Picasso Stolen in Raid on Greek Art Gallery

A painting by Pablo Picasso was among three valuable artworks stolen early Monday from Greece's National Gallery in Athens.

The thieves entered through a balcony at the back of the building in the national capital and stole three artworks shortly before 5:00am local time.

Stolen was "Woman's Head," a 1939 Picasso oil on canvas -- on the back of which was noted in French "for the Greek people, a tribute by Picasso" according to a photograph released by police.

The cubist bust was donated to Greece in 1949 in recognition of the Greeks' resistance to the Nazi occupation during WWII, according to daily newspaper, Kathimerini, which added recent international sales had seen similar Picassos sold for up to €6 million (U.S. $7.6 million).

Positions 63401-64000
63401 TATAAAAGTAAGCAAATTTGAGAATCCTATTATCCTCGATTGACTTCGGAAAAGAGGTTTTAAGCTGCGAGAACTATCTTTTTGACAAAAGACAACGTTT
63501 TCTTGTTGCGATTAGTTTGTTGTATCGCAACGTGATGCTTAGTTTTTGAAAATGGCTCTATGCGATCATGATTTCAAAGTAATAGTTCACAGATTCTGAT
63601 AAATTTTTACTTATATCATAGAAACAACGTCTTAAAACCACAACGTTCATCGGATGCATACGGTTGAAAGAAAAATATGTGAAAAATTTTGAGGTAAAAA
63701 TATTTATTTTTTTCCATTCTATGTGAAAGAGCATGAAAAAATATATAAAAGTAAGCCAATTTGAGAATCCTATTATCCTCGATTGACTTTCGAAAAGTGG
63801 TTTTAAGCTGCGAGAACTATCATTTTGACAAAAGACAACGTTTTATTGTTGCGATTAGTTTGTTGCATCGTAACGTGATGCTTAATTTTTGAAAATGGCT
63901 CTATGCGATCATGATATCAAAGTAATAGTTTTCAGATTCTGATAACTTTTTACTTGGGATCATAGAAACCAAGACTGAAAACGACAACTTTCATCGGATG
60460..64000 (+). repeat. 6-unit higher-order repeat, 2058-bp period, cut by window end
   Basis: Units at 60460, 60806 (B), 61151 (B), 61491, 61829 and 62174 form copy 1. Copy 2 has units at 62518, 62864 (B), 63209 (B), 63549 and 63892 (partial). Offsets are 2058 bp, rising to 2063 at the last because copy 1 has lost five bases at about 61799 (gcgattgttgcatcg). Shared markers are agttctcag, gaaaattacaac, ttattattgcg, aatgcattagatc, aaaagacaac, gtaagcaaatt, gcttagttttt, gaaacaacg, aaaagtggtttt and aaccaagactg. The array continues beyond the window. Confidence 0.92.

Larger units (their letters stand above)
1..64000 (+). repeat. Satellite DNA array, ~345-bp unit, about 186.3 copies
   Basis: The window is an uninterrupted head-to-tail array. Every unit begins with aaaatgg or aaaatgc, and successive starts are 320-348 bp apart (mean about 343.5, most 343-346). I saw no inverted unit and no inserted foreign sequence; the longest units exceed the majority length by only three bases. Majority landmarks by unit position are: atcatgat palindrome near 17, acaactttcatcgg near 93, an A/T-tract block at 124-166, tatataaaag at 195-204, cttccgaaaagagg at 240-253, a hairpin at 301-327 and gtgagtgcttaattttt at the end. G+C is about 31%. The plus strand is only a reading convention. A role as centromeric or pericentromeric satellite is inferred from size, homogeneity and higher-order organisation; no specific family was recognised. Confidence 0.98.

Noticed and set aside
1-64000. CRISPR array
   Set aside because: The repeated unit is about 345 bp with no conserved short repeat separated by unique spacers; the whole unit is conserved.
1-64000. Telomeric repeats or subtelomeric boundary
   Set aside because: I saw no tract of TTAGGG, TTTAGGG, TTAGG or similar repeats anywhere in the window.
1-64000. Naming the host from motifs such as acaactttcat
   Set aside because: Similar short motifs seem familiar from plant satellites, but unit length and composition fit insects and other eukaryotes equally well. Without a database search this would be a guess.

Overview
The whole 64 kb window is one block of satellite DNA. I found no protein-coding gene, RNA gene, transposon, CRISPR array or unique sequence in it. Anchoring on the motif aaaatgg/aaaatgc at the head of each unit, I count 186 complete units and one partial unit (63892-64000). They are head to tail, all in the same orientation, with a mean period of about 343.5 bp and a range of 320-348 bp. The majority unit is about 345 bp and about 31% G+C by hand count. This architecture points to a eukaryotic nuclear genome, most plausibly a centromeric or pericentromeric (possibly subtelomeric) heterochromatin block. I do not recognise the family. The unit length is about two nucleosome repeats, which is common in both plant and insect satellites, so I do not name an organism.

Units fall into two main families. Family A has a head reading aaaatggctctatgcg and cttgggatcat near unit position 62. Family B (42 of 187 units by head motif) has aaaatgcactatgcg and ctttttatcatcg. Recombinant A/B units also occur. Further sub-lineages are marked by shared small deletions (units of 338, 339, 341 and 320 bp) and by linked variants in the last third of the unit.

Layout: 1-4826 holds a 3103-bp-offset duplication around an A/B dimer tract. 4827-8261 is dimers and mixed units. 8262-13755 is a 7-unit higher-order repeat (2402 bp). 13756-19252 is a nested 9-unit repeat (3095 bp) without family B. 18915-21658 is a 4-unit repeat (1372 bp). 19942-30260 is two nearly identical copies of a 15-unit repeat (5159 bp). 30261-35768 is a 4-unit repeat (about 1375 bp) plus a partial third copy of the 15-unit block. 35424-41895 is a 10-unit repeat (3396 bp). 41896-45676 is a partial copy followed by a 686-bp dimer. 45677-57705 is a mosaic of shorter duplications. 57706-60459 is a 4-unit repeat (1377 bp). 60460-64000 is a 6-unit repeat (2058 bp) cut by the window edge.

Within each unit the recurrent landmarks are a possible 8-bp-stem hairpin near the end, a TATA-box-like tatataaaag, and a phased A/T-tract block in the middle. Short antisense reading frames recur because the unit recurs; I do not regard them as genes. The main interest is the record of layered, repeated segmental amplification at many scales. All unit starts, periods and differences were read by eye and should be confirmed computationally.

"Mill," a 1905 oil painting of a windmill by Dutch abstract artist Piet Mondrian, was also stolen, along with a sketch of St. Diego de Alcala by 16th century Italian artist Guglielmo Caccia, better known as Moncalvo, the police said.

The security alarm was triggered by the raid, police said, and a guard saw the shadow of one of the thieves fleeing the scene. A fourth artwork -- another Mondrian oil painting -- was dropped by the thieves.

"I am very sorry because an artwork of huge value was stolen," Citizen's Protection Minister Christos Papoutsis said, noting that the gallery's security arrangements were "non-existent."

The authorities did not specify the value of the artworks stolen, but Skai television said they were worth about €5.5 million (U.S. $7 million), AFP reported.

Police said the theft occurred on the final day of an exhibition titled "Unknown Treasures from the National Gallery Collections," which also included works by Albrecht Durer and Rembrandt. The gallery was due to close its doors for renovation work after the exhibition.